Date of Graduation
Master of Science in Geology (MS)
Christopher L. Liner
Walter L. Manger
Second Committee Member
Earth sciences; Arbuckle; Oklahoma; Paleokarst; Petroleum geology; Reservoir characterization; Seismic interpretation; Seismic sequence stratigraphy
The Arbuckle Group in northeastern Oklahoma consists of multiple carbonate formations, along with several relatively thin sandstone units. The group is a part of the “Great American Carbonate Bank” of the mid-continent and can be found regionally as far east as the Arkoma Basin in Arkansas, and as far west as the Anadarko Basin in Oklahoma. The Arbuckle is part of the craton-wide Sauk sequence, which is both underlain and overlain by regional unconformities.
Arbuckle is not deposited directly on top of a source rock. In order for reservoirs within the Arbuckle to become charged with hydrocarbons, they must be juxtaposed against source rocks or along migration pathways. Inspired by the petroleum potential of proximal Arbuckle reservoirs and the lack of local stratigraphic understanding, this study aims to subdivide Arbuckle stratigraphy and identify porosity networks using 3D seismic within the study area of western Osage County, Oklahoma. These methods and findings can then be applied to petroleum exploration in Cambro-Ordovician carbonates in other localities.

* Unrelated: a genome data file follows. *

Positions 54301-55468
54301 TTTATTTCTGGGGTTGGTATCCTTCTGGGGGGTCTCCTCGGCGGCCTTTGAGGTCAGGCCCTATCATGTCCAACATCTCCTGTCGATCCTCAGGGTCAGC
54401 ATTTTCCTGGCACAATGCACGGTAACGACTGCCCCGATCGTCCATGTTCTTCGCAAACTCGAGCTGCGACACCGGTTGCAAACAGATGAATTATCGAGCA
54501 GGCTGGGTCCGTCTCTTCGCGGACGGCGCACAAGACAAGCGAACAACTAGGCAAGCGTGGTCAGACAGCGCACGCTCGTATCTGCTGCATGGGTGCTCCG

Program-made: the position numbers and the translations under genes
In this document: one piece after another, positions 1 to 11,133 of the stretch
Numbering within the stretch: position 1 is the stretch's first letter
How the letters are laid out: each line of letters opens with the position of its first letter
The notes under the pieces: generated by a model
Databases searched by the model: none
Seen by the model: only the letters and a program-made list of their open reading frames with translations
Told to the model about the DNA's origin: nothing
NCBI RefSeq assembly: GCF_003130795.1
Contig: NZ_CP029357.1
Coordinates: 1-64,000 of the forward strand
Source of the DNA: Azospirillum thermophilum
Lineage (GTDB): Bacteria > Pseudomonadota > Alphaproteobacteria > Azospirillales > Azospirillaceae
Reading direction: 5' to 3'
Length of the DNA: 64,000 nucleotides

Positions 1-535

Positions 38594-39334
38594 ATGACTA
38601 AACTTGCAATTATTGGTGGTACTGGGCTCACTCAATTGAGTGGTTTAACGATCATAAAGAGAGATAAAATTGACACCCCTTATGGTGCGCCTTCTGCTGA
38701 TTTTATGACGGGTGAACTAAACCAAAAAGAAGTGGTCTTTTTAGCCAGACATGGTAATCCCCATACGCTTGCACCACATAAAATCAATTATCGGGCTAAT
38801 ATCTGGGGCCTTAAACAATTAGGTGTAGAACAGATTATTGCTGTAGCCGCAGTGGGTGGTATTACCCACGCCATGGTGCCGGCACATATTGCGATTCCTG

My research question is: Can the Arbuckle in SW Osage County be stratigraphically subdivided based on 3D seismic characteristics?
This paper outlines the depositional environment of the Arbuckle, synthesizes previous studies and examines the Arbuckle as a petroleum system in Northeastern Oklahoma. The investigation includes an interpretation of intra-Arbuckle unconformities, areas of secondary porosity (specifically, sequence boundaries), and hydrocarbon potential of the Arbuckle Group using 3D seismic data interpretation with a cursory analysis of cored intervals.
Keeling, Ryan Marc, "Stratigraphic Interpretation and Reservoir Implications of the Arbuckle Group (Cambrian-Ordovician) using 3D Seismic, Osage County, Oklahoma" (2016). Theses and Dissertations. 1557.